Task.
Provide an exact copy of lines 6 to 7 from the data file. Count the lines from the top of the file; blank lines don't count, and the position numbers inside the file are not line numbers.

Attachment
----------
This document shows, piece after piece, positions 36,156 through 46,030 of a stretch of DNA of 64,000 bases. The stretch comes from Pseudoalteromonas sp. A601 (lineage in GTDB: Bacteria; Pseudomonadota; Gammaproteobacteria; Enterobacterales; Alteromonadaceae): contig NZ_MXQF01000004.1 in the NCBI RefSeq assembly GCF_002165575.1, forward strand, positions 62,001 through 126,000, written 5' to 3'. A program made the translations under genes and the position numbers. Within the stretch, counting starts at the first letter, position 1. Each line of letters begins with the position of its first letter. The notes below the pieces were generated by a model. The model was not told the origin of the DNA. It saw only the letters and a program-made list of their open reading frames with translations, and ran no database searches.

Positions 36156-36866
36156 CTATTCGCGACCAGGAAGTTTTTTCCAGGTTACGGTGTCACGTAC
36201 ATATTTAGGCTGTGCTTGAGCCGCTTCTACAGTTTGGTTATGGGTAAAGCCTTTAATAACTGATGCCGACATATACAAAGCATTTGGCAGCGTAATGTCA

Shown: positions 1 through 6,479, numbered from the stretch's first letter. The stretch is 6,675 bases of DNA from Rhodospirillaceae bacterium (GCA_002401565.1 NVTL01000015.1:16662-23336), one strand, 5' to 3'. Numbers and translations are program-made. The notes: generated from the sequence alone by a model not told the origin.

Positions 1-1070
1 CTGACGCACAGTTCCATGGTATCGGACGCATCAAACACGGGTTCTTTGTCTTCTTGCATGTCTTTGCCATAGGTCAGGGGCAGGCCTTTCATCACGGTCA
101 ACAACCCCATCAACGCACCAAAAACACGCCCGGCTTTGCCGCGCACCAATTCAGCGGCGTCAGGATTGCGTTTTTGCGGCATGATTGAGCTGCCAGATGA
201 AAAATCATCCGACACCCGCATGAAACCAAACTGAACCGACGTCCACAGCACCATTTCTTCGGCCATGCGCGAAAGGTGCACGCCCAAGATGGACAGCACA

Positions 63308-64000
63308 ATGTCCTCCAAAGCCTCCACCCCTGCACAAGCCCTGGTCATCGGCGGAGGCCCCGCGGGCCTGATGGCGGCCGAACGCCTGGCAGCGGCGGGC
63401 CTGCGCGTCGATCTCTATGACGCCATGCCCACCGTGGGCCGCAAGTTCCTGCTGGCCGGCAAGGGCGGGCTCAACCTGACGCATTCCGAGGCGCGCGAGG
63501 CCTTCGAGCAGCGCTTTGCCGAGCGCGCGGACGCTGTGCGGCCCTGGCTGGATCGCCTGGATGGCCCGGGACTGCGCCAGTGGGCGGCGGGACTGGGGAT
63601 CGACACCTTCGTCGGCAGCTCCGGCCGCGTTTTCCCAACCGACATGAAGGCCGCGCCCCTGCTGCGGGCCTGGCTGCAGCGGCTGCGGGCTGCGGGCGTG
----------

Positions 1-1070
1 CTGACGCACAGTTCCATGGTATCGGACGCATCAAACACGGGTTCTTTGTCTTCTTGCATGTCTTTGCCATAGGTCAGGGGCAGGCCTTTCATCACGGTCA